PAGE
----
If you struggle to remember where things should live or have others in the house that need it made easy, label. Label where the lightbulbs are kept, the tools, the washing power/liquid, the tins, dried goods etc. Labels are a great way of helping you and the rest of the household keep on top of what you have. Once you all know where they belong, you can take the labels away if you want to but it’s a great way to keep things organised.
Location, location, location.
It’s all about making it easy for you going forward. Give items a home in areas where they are easily found/most needed. It’s ok to have a pen pot in each living space if you regularly need them there but it’s not great to have to walk through the house from one side to the other to put your coat away when you come home. Likewise, don’t overcrowd an area with too much – you don’t need all of your extra toiletries crammed into the bathroom, it’ll just make it feel messy, disorganised (if not contained) and full. Just keep what you’re using available and have spares in another cupboard nearby or cut down on the extras you’re housing if you don’t have the space.
Small and often.
Don’t get overwhelmed by focusing on a big area all at once (unless you’re fully prepared with time, energy and an understanding of what it may take). Start with a drawer and time yourself for 20 minutes to see how far you get. If you find that was easy, work on a slightly bigger area (again for 20 minutes) and see how far you get. You’ll start to know how long it takes you to get through a space/type of item which in turn will help when planning to declutter an area.
Use what you have.
Before rushing out to buy more furniture or storage solutions, look around your home and use what you already have. Sometimes it’s just a matter of rearranging a piece of furniture to work better for you. Other times it’s using an old box to test out a new home for something before buying something that may be more aesthetically pleasing.
Once organised, easy to organise.
Easier said than done right but once you have a system in place, it’s much easier to keep on top of it and then makes the whole process a lot faster and easier to manage going forward.
Do as you go.
If you really want to make life easy for yourself and keep on top of your space. Adopt a new routine of every time you leave a room, take something with you that doesn’t belong there and put it in its rightful place. If you get into this routine of doing, you’ll find there isn’t a build up of items that need to be organised on a regular basis giving you back time to be able to focus on more exciting things!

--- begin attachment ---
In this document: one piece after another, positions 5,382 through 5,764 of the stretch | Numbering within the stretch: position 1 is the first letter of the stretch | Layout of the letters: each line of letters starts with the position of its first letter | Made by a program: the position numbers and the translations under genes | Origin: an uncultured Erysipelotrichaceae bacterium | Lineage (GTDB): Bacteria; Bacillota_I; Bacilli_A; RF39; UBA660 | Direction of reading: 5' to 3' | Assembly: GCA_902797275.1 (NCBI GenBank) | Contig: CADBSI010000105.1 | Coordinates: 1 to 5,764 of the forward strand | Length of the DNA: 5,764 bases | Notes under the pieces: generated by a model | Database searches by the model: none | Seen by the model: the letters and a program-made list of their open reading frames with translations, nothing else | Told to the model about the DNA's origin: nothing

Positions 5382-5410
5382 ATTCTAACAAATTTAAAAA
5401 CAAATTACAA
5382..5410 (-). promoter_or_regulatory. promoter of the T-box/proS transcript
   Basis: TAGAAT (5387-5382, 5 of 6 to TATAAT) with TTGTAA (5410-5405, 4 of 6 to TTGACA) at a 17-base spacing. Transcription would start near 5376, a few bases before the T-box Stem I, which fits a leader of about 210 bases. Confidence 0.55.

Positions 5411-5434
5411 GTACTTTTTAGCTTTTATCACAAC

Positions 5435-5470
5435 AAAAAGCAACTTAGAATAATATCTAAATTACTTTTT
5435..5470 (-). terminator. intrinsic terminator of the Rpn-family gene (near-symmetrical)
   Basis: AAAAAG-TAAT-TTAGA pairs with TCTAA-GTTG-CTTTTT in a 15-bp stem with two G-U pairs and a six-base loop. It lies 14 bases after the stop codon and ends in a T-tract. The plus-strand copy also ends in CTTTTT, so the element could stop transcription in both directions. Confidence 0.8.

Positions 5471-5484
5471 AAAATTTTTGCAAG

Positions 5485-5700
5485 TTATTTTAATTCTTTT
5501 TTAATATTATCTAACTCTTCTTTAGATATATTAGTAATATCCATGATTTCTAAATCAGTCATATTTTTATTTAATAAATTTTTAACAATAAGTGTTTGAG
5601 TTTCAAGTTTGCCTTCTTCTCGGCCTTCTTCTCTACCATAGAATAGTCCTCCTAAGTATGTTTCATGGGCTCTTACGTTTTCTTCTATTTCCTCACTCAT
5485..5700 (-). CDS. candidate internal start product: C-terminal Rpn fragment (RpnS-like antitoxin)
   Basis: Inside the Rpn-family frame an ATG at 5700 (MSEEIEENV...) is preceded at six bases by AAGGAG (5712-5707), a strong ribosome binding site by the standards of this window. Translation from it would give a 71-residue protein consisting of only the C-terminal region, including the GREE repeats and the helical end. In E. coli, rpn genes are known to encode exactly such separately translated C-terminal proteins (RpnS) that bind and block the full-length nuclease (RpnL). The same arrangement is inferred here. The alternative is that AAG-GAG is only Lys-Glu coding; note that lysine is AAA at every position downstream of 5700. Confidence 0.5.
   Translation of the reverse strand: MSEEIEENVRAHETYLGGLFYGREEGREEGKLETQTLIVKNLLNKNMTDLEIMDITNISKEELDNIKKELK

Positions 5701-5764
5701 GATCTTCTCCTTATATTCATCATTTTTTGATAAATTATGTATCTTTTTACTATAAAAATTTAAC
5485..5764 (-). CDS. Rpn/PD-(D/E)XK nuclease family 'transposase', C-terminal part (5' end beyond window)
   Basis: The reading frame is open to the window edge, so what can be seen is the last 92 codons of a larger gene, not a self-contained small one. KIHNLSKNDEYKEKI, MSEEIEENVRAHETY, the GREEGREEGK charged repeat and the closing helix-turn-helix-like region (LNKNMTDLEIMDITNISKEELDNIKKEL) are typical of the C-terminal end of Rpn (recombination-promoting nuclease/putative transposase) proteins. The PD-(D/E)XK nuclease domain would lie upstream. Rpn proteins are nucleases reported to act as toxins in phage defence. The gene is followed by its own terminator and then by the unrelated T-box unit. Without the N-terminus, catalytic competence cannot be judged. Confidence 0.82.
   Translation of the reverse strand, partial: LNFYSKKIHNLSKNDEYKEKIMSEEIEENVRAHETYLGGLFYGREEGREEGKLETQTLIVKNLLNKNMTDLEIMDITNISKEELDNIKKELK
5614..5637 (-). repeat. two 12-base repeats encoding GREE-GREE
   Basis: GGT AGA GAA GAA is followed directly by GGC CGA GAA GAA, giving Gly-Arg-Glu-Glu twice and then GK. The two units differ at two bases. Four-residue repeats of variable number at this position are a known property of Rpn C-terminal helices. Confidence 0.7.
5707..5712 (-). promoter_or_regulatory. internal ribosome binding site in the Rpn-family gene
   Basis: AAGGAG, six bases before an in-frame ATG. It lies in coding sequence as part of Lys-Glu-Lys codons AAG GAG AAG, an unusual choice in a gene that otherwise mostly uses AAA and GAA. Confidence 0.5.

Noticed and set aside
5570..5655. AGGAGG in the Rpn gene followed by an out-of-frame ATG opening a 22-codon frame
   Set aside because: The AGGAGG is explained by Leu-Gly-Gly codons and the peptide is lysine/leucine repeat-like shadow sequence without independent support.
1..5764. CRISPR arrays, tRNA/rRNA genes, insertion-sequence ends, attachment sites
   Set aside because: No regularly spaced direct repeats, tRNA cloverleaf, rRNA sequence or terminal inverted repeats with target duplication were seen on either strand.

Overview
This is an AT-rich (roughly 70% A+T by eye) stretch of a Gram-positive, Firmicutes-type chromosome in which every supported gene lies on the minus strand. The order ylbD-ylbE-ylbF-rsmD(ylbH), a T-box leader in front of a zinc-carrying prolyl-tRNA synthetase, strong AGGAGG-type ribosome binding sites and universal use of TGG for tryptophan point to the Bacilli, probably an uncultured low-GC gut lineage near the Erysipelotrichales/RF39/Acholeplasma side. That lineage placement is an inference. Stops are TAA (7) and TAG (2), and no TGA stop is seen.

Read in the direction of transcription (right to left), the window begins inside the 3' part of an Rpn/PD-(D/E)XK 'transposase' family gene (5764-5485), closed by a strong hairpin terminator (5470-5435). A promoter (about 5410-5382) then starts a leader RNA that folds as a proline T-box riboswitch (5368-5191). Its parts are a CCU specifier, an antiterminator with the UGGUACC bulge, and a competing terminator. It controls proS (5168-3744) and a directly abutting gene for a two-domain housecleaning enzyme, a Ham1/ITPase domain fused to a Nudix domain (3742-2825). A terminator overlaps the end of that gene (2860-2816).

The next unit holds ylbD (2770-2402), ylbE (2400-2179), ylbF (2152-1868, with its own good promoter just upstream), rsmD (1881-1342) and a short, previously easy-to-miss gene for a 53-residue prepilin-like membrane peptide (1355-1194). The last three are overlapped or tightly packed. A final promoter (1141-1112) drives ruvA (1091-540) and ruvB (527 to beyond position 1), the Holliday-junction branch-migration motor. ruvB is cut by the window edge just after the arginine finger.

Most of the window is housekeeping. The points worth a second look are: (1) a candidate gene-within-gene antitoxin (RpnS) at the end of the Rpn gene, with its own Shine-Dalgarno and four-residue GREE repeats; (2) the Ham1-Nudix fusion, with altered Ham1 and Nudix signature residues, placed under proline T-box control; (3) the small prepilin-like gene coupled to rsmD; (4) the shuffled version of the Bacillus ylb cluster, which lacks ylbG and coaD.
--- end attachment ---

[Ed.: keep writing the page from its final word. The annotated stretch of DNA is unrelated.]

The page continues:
Quick top tips on decluttering and keeping in control of that clutter going forward:
- Always declutter before you buy storage.
- Little and often helps keep clutter at bay.
- Change your routine – it’s a conscious decision you have to make but moving furniture or changing where something lives, however small, can make a big difference to your space and how you use it.
- Don’t get sucked into buying something because the marketing is soo good it makes you believe you need it. Create a list of items you need and why. Then stick to it, crossing off the items as and when you replace/get them!
- It will always look worse before it looks better – no matter how big or little an area you’re working on.
- Take before/afters to remind yourself what it was like to start with – you can quickly forget once done.
- Get help – ask a friend you can trust, a family member or bring in a professional to help you work on an area and keep focused.
- Remember - it’s not about perfection, it’s about practicality and process first. (The aesthetics can come later!)
Additionally don't forget that life is a constant cycle of change, as is your home. It has to adapt as you change and grow but it's important for it to work for you in the now.
Author Sian Pelleschi founded Sorted! – a decluttering and organising service – in 2016. Located in Stockport, she covers the North West of England in person and the world virtually. She takes a firm but fair approach to help those who are struggling with their space – both physically and mentally – and believes that decluttering is not just about throwing ‘stuff’ away or creating beautiful surroundings, but about providing practical, long-lived processes that can support a person going forward.
In addition to running Sorted!, Sian is President for the Association of Professional Declutterers and Organisers (APDO). She is in demand as a media spokesperson – having been featured in Cheshire Life and ‘Expert’s Corner’ on talkRADIO, as well as other broadcast, print and online news outlets.
Sian’s goal is to inspire, motivate and declutter as many lives and businesses as possible.